Near the border between Tajikistan and Afghanistan, two rivers merge and flow into the Amu Darya—a major river in Central Asia that ultimately feeds into the Aral Sea. On the Tajikistan side, the two rivers cradle a unique ecosystem within the Tigrovaya Balka State Nature Reserve.
On September 13, 2014, the Operational Land Imager (OLI) on Landsat 8 acquired this view of the reserve, bounded approximately by the Vakhsh River to the west and by the Panj River to the southeast. The reserve extends about 40 kilometers (25 miles) northeast of the river confluence.
Swirls and curves around the Vakhsh River indicate meanders and chute cutoffs that play a crucial role in sustaining the diversity of the floodplain ecosystem. According to Thomas Dunne, professor of hydrology and geomorphology at University of California Santa Barbara, each 'abandoned' stretch of channel is left with varying degrees of hydraulic connection to the main channel. The degree of connection evolves over time as the entrances to (and exits from) the main channel become sealed with sediment, or as the entire cutoff channel becomes filled.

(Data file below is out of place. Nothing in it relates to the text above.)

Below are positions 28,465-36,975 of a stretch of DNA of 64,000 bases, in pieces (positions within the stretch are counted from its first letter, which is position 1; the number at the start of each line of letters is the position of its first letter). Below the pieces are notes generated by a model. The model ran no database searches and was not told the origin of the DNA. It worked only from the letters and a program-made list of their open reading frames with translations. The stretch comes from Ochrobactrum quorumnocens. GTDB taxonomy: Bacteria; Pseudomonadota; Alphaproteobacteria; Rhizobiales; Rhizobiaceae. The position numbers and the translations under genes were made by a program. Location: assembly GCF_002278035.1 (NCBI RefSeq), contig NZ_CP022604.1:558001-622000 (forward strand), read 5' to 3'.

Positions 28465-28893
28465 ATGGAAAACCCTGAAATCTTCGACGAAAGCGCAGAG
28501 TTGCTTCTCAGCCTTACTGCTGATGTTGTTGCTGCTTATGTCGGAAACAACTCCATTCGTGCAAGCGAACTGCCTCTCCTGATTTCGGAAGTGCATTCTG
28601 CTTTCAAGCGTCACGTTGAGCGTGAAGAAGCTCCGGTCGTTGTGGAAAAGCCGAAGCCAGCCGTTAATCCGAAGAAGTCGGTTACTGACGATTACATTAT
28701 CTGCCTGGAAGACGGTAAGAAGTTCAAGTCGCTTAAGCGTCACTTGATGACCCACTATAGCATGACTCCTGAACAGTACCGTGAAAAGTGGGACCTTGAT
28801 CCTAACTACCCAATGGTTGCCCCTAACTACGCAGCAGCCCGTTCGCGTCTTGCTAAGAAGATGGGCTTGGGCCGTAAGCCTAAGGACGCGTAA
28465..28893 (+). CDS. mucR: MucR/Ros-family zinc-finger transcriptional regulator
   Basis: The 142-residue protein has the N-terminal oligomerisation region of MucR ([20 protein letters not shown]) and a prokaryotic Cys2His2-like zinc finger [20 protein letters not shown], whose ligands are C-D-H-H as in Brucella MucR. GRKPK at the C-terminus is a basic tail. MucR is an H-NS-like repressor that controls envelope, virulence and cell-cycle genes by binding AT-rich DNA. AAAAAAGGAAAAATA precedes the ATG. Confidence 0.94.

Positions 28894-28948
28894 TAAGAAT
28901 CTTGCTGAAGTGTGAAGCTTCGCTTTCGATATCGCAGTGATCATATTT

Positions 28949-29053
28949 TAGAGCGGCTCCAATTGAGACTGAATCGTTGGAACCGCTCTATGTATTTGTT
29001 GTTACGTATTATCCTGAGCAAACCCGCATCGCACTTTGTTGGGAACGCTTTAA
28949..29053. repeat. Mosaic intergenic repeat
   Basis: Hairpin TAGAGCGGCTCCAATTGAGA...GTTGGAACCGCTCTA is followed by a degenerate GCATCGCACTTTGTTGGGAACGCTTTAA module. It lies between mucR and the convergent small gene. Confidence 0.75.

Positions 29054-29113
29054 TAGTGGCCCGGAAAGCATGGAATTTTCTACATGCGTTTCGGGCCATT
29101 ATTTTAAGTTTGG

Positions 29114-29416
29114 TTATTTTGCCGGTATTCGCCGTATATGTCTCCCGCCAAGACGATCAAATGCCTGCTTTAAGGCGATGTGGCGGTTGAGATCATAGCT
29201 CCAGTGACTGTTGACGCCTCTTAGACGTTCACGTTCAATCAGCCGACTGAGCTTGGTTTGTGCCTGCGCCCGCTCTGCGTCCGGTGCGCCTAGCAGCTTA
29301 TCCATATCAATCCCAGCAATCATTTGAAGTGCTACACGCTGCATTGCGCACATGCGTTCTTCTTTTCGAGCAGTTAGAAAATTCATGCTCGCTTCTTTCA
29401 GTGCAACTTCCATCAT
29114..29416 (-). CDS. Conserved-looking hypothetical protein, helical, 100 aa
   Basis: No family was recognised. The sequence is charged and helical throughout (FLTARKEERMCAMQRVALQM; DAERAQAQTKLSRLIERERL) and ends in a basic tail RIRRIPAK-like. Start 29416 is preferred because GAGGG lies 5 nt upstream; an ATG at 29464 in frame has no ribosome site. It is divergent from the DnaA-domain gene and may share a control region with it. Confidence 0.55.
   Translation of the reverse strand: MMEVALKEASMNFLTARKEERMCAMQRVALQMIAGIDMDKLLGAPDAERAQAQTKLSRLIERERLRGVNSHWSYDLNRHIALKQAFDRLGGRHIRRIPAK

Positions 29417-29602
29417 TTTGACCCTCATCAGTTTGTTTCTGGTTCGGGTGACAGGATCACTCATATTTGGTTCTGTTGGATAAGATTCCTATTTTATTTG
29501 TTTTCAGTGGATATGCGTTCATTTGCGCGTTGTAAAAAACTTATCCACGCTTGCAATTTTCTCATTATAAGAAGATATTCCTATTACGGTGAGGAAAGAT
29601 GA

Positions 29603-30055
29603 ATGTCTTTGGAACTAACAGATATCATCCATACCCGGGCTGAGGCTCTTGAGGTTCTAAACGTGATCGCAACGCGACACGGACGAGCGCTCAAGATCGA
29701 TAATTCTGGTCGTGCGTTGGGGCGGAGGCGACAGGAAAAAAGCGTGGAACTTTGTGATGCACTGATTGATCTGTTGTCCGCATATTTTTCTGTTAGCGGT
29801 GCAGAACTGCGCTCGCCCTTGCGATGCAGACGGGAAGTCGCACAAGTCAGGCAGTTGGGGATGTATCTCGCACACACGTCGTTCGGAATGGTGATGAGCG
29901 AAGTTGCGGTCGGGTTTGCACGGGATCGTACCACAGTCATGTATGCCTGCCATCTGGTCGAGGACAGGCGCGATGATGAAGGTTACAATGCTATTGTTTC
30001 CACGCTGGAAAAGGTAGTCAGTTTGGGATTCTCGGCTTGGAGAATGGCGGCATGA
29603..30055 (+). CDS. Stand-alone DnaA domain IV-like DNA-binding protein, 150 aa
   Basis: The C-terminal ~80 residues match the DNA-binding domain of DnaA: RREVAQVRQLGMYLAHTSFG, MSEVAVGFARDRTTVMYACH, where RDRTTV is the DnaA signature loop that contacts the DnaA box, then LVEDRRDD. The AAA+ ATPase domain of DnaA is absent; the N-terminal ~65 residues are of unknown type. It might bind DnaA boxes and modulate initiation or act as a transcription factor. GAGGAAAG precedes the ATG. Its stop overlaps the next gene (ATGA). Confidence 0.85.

Such variation in the degree of connection to the river's main channel results in water bodies that differ in chemistry and sediment concentration. For example, some are composed primarily of main-channel water, while others rely on groundwater or local runoff.
"The production of off-channel water bodies creates habitat diversity, involving water of various depths, which become shallower over time as the water body is filled with sediment and organic matter," Dunne said. "Eventually, each water body is converted to marsh or even drier floodplain, driving a succession of plants and their use by animals."
NASA Earth Observatory image by Jesse Allen, using Landsat data from the U.S. Geological Survey. Caption by Kathryn Hansen.